AMBASSADOR KENNEDY: Some of them in the beginning were people I have met during the portion of my travels here, and then we've been reaching out to other people that we hear about, and we wanted to really show the variety of things you can do in the United States, so we have, you know, Nobel Prize winners who are very eminent and older, and then we have you, and we have Project TARO, who are studying hip-hop dance in New York, and pretty much everyone in between – people who are pursuing film or acting here back in Japan, or people who have started businesses like Mikitani-san. So there's really a range, and there's everyone doing every kind of thing, just as they are in Japan, but I think it gives them the freedom to try it in a different way. You may make mistakes, you learn from mistakes, and I think people find that kind of freedom. and exhilarating.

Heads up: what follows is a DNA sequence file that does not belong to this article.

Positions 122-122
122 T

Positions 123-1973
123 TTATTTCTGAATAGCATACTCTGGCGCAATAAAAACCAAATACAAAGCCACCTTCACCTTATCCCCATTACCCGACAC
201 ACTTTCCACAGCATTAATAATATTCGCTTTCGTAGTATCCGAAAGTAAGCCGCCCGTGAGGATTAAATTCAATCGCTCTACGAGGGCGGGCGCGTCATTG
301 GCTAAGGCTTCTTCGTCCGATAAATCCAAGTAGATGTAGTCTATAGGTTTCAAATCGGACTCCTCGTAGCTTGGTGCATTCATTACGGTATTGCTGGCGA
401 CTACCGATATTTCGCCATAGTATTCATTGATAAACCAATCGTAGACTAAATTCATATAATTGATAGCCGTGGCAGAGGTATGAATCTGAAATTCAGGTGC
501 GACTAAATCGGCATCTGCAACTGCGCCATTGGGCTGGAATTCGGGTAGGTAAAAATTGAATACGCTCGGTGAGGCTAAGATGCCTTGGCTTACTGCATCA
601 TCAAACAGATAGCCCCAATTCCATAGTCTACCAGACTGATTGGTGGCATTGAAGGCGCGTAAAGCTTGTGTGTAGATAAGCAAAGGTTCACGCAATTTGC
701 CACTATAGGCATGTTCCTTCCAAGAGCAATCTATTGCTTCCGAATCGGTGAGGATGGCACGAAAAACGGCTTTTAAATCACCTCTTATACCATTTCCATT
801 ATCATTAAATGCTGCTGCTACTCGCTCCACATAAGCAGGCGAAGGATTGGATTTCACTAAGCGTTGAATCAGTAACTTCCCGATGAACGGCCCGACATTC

MARI SEKINE: So many different kinds of people.

AMBASSADOR KENNEDY: And we have so many different kinds of schools in the U.S. We have small liberal arts schools that are out in the countryside, if you're not ready for the big city. We have New York, Boston, Los Angeles if you want to go to a really urban environment. Depending on what you're interested in or what kind of person you are, I think you can find many places that would suit you.

MARI SEKINE: And what I thought was great was that you can change your major as you go along.

AMBASSADOR KENNEDY: Right. I think that's more difficult here.

MARI SEKINE: It’s typical when people decide their major, they usually stick with it and graduate with that, but in the United States a lot of people change majors or they decide to do a double-major, or they have a major and a minor, if you're interested in different kinds of courses.